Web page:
Auto Industry Crisis Casts Shadow On Detroit Show The Detroit auto show is a chance to show off an industry whose business is evaporating. In the industry's annual showcase of new products, General Motors, Ford and Chrysler focused on humility, sustainability and more fuel-efficient cars.
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Auto Industry Crisis Casts Shadow On Detroit Show

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Auto Industry Crisis Casts Shadow On Detroit Show

Auto Industry Crisis Casts Shadow On Detroit Show

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It's Morning Edition from NPR News. Good morning, I'm Steve Inskeep.

U.S. automakers put on a show this week, though it's clear they've already had enough drama. The Detroit Auto Show highlights an industry whose business is evaporating. Plenty of auto workers have time to attend, since the auto makers extended their holiday shutdowns in many plants.

In its annual showcase of new products, GM, Ford, and Chrysler focused on humility and sustainability. They emphasized more fuel-efficient cars, and they avoided big publicity stunts. NPR's Frank Langfitt reports on the contrast with just a year ago.

(Soundbite of last year's Detroit Auto Show)

Unidentified Man: In just a few seconds, they're going to show the all-new Dodge Ram pickup. We're expecting a cattle drive down the street, and it should be really exciting. Chrysler never disappoints.

FRANK LANGFITT: That's how Chrysler kicked off last year's auto show. 130 head of longhorn steer accompanied the truck through the streets of Detroit. This year, everything was different. Instead of a waterfall which spelled out Jeep, there was a curtain of electric cords signifying the company's electric car offerings. Jim Press, Chrysler's co-president, acknowledged the contrast.

Mr. JIM PRESS (Vice Chairman and President, Chrysler): Probably like me, you're looking to see if the cows are behind me.

LANGFITT: The company's financial crisis hung over the event like a cloud. Chrysler had to borrow $4 billion from the government last month just to keep operating. Press tried to joke about it while introducing company executives, including the chief financial officer.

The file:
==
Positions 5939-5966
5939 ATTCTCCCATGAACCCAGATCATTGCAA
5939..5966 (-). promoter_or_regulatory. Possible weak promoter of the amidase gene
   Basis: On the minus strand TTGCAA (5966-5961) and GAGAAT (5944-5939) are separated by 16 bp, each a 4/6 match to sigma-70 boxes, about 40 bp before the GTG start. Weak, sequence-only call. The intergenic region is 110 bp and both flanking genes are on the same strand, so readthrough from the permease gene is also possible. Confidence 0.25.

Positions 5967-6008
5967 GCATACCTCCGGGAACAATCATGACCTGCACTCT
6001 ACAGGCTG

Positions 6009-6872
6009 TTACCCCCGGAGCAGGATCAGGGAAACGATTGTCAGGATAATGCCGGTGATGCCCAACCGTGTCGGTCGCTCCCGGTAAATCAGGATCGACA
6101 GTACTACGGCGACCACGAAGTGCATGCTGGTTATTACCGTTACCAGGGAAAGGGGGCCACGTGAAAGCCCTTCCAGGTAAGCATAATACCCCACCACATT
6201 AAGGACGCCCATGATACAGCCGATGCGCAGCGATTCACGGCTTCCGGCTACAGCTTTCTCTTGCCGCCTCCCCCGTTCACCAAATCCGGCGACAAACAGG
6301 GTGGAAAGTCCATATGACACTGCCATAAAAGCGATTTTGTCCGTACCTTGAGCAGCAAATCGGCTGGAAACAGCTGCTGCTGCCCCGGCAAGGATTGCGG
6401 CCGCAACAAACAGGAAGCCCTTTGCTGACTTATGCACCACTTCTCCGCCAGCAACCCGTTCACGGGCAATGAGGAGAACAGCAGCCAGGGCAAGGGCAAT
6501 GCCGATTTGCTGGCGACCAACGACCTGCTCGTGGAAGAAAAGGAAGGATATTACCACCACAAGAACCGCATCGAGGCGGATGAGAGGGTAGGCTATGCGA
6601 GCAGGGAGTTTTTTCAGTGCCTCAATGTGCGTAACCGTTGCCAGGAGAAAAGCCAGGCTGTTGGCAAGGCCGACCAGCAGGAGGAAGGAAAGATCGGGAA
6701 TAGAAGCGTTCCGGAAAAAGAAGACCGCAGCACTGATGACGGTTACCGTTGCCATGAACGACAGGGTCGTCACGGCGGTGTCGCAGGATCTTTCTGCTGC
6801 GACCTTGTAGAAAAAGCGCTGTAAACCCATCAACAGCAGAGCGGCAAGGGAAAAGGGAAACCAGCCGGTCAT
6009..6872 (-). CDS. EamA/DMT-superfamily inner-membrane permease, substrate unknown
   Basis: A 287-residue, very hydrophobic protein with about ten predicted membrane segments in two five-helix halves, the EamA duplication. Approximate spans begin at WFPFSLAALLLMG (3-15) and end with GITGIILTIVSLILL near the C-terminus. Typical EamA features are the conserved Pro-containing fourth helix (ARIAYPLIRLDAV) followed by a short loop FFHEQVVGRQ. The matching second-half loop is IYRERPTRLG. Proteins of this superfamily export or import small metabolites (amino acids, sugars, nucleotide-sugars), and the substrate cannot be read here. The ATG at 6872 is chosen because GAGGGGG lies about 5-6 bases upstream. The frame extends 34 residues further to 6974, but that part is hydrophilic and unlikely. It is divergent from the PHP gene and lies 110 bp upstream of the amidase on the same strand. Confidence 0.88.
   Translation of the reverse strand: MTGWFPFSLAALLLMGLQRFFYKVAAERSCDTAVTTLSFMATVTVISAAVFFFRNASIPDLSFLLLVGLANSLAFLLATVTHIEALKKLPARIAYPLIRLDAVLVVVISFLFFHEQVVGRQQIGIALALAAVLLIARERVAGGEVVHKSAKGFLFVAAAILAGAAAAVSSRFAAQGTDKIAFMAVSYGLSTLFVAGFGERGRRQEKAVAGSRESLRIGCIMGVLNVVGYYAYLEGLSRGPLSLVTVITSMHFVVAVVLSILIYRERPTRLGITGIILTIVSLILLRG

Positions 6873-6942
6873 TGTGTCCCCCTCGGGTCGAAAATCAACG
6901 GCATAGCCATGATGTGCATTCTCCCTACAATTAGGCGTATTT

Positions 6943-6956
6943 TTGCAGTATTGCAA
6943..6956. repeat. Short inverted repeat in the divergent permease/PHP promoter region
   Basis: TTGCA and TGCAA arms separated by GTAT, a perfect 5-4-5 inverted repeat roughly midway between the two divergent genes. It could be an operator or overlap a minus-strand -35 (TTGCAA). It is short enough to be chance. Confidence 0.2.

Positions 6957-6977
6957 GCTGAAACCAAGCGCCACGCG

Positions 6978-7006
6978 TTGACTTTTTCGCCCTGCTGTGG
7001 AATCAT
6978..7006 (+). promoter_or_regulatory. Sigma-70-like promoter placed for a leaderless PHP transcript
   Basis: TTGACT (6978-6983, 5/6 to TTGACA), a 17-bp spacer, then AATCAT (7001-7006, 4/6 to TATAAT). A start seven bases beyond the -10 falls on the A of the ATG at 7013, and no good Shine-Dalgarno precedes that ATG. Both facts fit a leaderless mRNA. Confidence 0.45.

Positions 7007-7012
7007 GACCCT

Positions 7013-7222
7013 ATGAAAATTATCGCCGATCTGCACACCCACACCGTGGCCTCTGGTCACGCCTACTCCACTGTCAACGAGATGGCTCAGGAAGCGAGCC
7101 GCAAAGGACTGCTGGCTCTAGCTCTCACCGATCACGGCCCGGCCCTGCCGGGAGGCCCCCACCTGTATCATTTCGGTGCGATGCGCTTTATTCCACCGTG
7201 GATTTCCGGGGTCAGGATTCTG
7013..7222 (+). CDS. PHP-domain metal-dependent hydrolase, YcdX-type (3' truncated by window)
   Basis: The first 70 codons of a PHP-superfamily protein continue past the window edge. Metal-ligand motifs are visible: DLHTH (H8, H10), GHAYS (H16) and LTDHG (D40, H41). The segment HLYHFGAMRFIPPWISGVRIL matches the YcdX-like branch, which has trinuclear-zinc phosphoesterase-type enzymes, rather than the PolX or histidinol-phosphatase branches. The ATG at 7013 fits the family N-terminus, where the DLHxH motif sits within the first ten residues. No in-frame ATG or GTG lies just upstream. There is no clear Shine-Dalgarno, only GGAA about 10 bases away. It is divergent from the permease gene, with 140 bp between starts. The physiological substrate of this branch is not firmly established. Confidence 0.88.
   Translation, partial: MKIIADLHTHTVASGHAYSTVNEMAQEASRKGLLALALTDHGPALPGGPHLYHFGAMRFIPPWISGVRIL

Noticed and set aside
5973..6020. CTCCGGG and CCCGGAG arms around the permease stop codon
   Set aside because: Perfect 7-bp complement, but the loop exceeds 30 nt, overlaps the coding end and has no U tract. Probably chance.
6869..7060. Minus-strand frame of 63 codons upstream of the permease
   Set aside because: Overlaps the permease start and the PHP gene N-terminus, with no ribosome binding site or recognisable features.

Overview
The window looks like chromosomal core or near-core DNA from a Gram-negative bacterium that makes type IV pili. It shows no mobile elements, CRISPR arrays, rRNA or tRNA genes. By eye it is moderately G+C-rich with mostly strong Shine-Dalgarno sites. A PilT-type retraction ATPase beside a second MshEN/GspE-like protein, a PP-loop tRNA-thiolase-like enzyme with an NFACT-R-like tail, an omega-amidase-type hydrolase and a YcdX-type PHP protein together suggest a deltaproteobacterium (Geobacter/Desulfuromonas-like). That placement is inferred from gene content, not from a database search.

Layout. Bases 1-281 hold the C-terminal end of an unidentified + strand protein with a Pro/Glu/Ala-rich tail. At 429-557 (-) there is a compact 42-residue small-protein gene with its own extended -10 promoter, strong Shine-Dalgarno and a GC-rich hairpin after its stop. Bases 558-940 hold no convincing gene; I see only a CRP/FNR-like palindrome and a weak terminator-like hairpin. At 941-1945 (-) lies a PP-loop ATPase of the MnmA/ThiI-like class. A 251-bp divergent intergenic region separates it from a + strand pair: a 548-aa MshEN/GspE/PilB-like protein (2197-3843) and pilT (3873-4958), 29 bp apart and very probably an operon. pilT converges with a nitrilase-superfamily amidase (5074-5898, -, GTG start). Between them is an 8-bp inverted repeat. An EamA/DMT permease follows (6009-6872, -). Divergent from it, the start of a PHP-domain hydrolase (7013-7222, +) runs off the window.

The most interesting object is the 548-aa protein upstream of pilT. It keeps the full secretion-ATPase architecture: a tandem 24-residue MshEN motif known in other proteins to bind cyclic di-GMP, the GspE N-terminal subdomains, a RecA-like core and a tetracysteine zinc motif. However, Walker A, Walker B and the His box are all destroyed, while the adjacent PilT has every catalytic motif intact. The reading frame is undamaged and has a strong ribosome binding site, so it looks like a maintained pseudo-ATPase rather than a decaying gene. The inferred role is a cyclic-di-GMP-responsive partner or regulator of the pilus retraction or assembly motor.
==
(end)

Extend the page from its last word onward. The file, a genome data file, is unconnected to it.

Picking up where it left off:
Mr. PRESS: The government checks go right to Ron Kolka.

(Soundbite of laughter)

Mr. PRESS: So if anybody needs a loan, see Ron Kolka.

(Soundbite of clapping)

LANGFITT: Frank Klegon, who oversees product development, introduced three new electric vehicles.

Mr. FRANK KLEGON (Executive Vice President, Product Development, Chrysler): So let's see it now, the Dodge Circuit EV.

(Soundbite of music)

LANGFITT: A tangerine-colored sports car appeared from beneath a sheet. It looked good, but like Chrysler's other offerings, it's just a prototype, not something the company is ready to build. Many doubt Chrysler will end this year intact. They expect another company will buy its valuable brands like Jeep, and the rest of the firm will disappear.

After the unveiling, CEO Robert Nardelli took questions not about the vehicles, but Chrysler's future.

Mr. ROBERT NARDELLI (CEO, Chrysler): You know, a lot of people, some naysayers maybe would like to see Chrysler go away. But we're here to tell you that we're going to prove them wrong.

(Soundbite of cheering)

LANGFITT: The scene over at General Motors was more upbeat. Company employees gathered to greet the new models. They waved blue and green signs that read 40 miles a gallon and here to stay. Soon, the new GM cars came rolling down the carpet. GM executive Bob Lutz introduced the star of the show.

Mr. BOB LUTZ (Vice Chairman, General Motors): Ladies and gentlemen, the Cadillac Converj concept.

LANGFITT: It was an electric Cadillac sedan. The car was silver and creased in the back. Upfront, it had a grill that smiled like the Cheshire cat.

While GM's white-collar workers were cheering inside, their blue-collar counterparts were protesting across the street in the frigid air. The car companies are pushing the United Auto Workers for more concessions. It's part of the loan agreement the company negotiated at the White House.

Frank Warren is 49 and works at a GM transmission plant. He says the auto workers have already given up enough.

Mr. FRANK WARREN (GM Employee; United Auto Workers Member): We've given up positions that it's taken 30 years to get. We've got workers coming into our doors now making $14 an hour without healthcare. Can you support your family on $14 an hour and pay a mortgage? I don't think so.

LANGFITT: Of the Detroit companies, Ford is probably in the strongest position. It has more cash and is further along in its turnaround. Yesterday, it also had some strong new models, including a sportier, redesigned Taurus that looks nothing like its oblong ancestor.

But yesterday, there was also a reminder that Ford and the other U.S. companies face increased competition from all over. The show's car of the year award went to the Hyundai Genesis, a luxury sedan. Hyundai once prompted laughter in the U.S. Now, it's a serious company, and one more worry for the Detroit Three.

Frank Langfitt, NPR News, Detroit.

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